The law enforcement officer who arrives at the scene of a truck-involved accident will prepare a report describing the details of the accident available at the scene, such as its location, the vehicles and drivers involved, and the apparent cause.
Always obtain a copy of the police report from any accident in which you were involved. It may prove useful to you in the future if you take legal action for damages.
Who Has Legal Liability for an Accident Caused by an Unqualified Truck Driver?
As a Florida driver, you probably already know that Florida is a “no fault” auto insurance state. That means that if you sustain injuries in an accident, the first source of insurance benefits you turn to is your own “personal injury protection” coverage, regardless of who caused the accident.
Florida law permits you to seek compensation from other parties, however, if the accident caused severe injuries or a fatality. In that case, the party or parties whose wrongful actions caused the accident and your injuries/losses may face legal liability.
So, an unqualified driver may certainly face liability for causing an accident. But the problem is, unqualified drivers may not carry adequate insurance or have any assets with which to pay you the damages you suffered. Are there others who may also have legal liability when an unqualified trucker causes a devastating crash?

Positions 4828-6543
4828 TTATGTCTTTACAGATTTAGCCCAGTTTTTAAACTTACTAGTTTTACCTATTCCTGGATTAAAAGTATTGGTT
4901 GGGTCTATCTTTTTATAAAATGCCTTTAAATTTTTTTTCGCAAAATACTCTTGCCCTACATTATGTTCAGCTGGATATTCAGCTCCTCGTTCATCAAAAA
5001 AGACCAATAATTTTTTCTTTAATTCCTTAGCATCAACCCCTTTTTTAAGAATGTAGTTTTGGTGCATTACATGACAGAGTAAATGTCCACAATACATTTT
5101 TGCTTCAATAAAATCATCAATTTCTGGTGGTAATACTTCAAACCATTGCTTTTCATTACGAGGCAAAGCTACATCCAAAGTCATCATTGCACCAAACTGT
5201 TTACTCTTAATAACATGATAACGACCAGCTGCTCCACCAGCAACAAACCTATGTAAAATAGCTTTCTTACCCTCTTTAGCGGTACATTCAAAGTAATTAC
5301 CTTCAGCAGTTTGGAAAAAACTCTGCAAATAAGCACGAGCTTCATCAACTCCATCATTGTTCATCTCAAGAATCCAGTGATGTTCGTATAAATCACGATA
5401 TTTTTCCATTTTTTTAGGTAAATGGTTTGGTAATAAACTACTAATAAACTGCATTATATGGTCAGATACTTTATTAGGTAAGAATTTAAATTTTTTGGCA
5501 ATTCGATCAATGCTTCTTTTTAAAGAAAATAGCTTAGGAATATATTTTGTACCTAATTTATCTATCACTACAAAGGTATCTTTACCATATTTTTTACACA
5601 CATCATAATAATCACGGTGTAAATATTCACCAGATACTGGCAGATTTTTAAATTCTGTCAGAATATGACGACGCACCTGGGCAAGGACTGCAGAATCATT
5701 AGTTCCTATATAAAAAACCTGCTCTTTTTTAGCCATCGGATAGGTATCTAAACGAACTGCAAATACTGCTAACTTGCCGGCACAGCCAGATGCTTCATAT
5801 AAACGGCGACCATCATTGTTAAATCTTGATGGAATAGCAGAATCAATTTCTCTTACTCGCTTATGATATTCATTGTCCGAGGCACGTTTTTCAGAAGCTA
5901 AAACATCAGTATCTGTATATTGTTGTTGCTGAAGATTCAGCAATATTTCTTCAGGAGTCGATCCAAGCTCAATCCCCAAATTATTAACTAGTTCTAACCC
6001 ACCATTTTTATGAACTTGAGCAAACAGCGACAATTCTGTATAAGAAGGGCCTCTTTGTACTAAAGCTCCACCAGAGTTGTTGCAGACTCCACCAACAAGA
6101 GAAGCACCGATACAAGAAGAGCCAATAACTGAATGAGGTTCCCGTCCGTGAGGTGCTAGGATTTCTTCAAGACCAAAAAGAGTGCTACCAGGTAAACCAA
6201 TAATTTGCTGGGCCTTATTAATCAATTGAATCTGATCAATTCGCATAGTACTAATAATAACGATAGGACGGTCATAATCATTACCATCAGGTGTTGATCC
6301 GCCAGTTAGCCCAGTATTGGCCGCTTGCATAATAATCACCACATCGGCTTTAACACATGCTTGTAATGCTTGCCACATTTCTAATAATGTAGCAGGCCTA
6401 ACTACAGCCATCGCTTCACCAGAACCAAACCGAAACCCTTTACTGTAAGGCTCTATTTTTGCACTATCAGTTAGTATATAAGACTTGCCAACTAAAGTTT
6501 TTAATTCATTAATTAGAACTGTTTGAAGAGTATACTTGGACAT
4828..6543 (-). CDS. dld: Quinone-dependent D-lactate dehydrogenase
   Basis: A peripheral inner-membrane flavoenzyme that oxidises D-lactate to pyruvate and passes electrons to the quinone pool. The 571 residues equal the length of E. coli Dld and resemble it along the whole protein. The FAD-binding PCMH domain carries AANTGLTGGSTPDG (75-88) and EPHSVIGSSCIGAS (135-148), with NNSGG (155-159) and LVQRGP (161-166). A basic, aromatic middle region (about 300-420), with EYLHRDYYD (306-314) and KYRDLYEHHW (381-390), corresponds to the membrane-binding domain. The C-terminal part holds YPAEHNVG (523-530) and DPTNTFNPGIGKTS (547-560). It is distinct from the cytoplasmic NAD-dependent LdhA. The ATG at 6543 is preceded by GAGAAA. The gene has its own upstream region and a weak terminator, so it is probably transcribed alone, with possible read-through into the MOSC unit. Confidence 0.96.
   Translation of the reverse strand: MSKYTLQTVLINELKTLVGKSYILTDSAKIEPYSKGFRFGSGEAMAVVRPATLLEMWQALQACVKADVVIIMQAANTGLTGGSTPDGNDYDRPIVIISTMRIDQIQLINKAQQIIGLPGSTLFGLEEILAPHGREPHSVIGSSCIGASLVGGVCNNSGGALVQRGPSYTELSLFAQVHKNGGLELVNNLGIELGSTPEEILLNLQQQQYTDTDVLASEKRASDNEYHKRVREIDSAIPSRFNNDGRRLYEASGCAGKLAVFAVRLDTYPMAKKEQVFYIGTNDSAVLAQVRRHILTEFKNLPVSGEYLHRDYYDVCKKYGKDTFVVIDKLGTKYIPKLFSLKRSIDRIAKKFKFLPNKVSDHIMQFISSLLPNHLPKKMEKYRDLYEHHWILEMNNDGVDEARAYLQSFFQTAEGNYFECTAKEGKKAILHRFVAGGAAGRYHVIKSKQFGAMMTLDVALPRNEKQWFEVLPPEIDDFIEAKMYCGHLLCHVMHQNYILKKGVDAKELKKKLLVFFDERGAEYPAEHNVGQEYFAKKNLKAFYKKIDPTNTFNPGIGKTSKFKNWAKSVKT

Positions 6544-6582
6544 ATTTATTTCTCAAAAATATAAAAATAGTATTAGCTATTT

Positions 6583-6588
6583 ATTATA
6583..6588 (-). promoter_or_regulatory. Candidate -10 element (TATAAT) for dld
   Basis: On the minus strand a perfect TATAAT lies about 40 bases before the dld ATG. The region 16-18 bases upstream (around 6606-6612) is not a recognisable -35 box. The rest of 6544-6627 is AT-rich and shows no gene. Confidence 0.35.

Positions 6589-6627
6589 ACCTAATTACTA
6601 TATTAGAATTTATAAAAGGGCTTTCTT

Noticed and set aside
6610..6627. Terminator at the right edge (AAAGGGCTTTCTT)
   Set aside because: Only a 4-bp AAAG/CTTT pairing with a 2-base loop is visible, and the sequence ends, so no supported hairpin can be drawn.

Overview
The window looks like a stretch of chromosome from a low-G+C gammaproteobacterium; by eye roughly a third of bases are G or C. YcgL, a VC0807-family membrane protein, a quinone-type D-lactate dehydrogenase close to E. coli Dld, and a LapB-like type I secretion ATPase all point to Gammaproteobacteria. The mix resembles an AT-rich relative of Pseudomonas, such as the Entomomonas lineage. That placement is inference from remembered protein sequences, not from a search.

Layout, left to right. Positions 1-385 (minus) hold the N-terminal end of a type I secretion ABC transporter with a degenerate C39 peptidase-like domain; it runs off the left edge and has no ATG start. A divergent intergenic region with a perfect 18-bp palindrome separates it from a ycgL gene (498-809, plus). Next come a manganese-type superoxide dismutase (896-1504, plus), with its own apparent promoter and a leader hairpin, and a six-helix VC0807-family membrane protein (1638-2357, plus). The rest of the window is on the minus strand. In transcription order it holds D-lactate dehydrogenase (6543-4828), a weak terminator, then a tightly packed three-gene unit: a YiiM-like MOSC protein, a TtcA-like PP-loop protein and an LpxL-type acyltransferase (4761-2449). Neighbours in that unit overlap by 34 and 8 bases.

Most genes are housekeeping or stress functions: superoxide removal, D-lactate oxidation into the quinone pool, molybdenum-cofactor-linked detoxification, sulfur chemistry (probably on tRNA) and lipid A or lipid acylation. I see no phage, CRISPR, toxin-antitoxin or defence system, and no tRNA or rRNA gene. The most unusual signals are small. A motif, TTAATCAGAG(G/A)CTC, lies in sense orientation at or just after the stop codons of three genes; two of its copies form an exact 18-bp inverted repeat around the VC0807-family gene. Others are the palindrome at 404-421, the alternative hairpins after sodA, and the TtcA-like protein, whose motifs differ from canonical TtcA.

Often, the answer is “yes.” Truck companies and owners, for instance, have a duty of care to make sure that their drivers are appropriately qualified. If they hire drivers who lack a CDL, they may also have liability for the driver’s actions. All trucking companies should check to ensure their drivers have the necessary qualifications.
Likewise, an unqualified truck may fail to spot maintenance problems with a truck. The company or contractor who services the truck may have legal liability if those problems led to an accident. An unqualified trucker may also fail to recognize when road conditions are unsafe for trucks, but the fault for the road condition itself may lie with a road agency or landowner who did not design or maintain the road in proper condition.
Can I Recover Compensation if an Unqualified Driver Caused an Accident That Injured Me?
If an unqualified truck driver caused a crash that severely injured you or a loved one, you may have the right to take legal action for compensation. This may include payment for:
- Medical costs
- Lost wages from work
- Prospective medical costs, if you will need surgery, hospitalization, or rehabilitation in the future
- Prospective lost wages, if you will unable to work for a long time or if the accident rendered you unable to work
- Pain and suffering
- Loss of consortium
If you need more information or assistance, contact a Florida truck accident attorney today.